HERMITAGE, Tenn. (Aug. 12, 2021) – J. Percy Priest Lake park rangers are teaming up with Nashville Shores Lakeside Resort every Friday for another exciting summer of water safety education. From noon until 2 p.m., rangers hand out orange goodie bags filled with various water safety trinkets and informational pamphlets.
Rangers with the U.S. Army Corps of Engineers Nashville District set up their booth at the center of the waterpark attracting park goers with their friendly smiles and bright orange waterproof safety bags. As kids and their parents walk by curiously wondering what’s going on, rangers get the opportunity to share information the kids might not get a chance to hear at home or at school.
Natural Resources Specialist and Park Ranger Robin Witt said, “The importance of doing this at Nashville Shores is to make sure that everyone is aware of the dangers of being on the water and making sure they know they need to be wearing a life jacket because it can save lives.”
As kids run up for their water safety bags, rangers use the opportunity to discuss the importance of wearing life jackets and staying safe while on the water.
“I love going into the community and getting the water safety information out, partly because I think it serves a bigger purpose of making sure that people are safe on our lakes and our waterways which is very important and I know it does save lives,” said Witt.
According to the Center for Disease Control and Prevention, drowning is the leading cause of death for children ages one through four, and the second leading cause of unintentional injury death for children ages one through 14. There are an estimated 3,960 fatal unintentional drownings each year in the United States, equating to 11 drowning deaths per day.
“Every year on the lake there’s something that goes wrong so we’re always here trying to promote safety to children, that way when they’re growing up and they’re going out on the lakes by themselves they know what to do to help mitigate any sort of situation that can occur on the lake,” said Student Trainee Park Ranger John Poston.
By sharing water safety information to children in the community, the rangers pique the awareness of their parents and encourage preventive measures to keep families alive and safe while on the water.
Natural Resource Specialist Ranger Andrew Harrell said, “It gets the material into all of the homes because first it starts with the kids and hopefully, they show their parents some of the stuff and maybe they’ll learn from it, too.”
The state of Tennessee has more than 900 miles of waterway throughout the state according to USGS.gov. The Tennessee River Basin, which several Tennessee lakes and rivers connect to, covers an area of 40,890 square miles stretching across most of Middle Tennessee.
In the Cumberland River Basin, the Nashville District operates 10 lakes, including numerous recreation areas and swim beaches. The lakes are filled with boats and people recreating, so it’s important to be watchful of children and others nearby.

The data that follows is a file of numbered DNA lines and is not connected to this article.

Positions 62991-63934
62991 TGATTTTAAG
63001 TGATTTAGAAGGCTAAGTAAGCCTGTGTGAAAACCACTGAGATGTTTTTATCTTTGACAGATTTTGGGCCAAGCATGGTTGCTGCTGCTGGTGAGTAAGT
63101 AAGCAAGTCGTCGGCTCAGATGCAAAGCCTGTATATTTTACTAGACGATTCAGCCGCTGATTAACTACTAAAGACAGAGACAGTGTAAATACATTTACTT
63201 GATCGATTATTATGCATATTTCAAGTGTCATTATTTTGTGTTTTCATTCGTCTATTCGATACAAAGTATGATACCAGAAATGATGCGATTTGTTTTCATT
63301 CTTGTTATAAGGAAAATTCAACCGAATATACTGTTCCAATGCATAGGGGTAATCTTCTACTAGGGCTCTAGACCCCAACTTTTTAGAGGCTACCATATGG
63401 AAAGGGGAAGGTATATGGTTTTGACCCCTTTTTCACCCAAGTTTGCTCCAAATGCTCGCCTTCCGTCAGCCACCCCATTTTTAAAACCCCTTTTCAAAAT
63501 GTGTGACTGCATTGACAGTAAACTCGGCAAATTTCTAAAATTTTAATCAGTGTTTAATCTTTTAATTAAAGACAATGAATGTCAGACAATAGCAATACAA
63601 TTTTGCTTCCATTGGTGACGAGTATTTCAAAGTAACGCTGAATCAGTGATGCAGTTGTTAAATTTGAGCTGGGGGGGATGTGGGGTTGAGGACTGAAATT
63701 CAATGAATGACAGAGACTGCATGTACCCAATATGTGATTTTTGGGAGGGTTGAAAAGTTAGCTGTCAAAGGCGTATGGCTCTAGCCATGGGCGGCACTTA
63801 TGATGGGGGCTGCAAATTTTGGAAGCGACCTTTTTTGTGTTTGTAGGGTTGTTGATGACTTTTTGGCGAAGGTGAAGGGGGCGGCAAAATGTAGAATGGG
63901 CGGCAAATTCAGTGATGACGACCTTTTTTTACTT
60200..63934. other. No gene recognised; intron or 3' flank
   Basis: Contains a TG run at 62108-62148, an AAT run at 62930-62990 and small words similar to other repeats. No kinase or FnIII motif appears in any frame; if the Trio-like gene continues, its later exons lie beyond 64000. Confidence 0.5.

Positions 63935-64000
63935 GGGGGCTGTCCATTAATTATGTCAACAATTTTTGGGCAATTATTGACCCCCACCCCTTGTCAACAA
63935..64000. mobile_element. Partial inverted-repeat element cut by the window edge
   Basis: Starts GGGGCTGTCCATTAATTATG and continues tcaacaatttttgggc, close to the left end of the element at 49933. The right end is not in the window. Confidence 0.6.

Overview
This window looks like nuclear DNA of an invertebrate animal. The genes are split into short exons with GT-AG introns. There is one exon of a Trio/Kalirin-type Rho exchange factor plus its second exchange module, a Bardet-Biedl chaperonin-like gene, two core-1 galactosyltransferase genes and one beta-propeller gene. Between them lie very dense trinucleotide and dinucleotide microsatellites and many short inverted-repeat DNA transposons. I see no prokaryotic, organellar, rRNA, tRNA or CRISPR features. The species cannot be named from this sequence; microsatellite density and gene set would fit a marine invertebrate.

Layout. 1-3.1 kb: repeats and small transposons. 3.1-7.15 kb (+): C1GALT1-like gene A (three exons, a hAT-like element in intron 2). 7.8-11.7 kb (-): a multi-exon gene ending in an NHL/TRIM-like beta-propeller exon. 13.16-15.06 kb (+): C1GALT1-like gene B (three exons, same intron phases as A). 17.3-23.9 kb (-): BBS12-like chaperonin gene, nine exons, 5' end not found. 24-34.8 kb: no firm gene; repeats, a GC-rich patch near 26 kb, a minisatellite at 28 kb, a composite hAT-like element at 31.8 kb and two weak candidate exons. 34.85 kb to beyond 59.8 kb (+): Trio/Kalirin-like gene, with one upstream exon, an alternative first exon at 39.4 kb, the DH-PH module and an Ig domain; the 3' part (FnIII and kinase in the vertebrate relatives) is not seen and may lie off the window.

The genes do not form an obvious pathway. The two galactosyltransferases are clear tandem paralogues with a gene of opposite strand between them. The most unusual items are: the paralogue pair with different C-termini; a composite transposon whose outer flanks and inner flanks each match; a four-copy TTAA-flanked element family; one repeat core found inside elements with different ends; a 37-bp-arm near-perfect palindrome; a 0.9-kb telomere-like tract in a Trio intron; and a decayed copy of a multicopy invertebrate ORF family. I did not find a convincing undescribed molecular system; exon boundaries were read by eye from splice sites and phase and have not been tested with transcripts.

There have been eight fatalities at Nashville District lakes this year and one fatality at J. Percy Priest Lake. Since the Corps impounded the lake, there have been 181 drownings. Of those, only four were wearing life jackets.
“We have rivers everywhere. There’s a lot of people who have a river or a stream going through their backyard,” said Poston, “and because it’s in their backyard they never thought anything of it, but that’s still moving water and that can be dangerous really quickly.”
As kids and their families find alternative outdoor fun due to COVID-19 many of these lakes and rivers have seen an increase in visitors, making it more likely for accidents to occur.
“We get called to emergency situations sometimes where someone has drowned or is struggling to swim, Witt said, “so being able to promote the message of water safety on J. Percy Priest Lake and other lakes makes our jobs as rangers a lot easier because we’re not having to go out and see tragic and avoidable situations.”
Preventing unintentional deaths by drowning is one of the rangers’ top priorities at Corps lakes.
“I love going into the community and getting the water safety information out partly because I think it serves a bigger purpose of making sure that people are safe on our lakes and our water ways. It’s very important and I know it does save lives,” Witt said.
It’s important that parents encourage their children to take preventable measures by wearing life jackets and staying at safe water levels for their height and swim skill level while on the water. It’s also important to keep an eye on children when at waterparks since drowning can occur within 20 to 60 seconds according to stopdrowningnow.org. Twenty-three percent of child drownings happen during a family gathering near a pool, so remaining alert at places like Corps lakes, Nashville Shores and other waterparks can save a life.
(The public can obtain news, updates and information from the U.S. Army Corps of Engineers Nashville District on the district’s website at www.lrn.usace.army.mil, on Facebook at http://www.facebook.com/nashvillecorps and on Twitter at http://www.twitter.com/nashvillecorps.)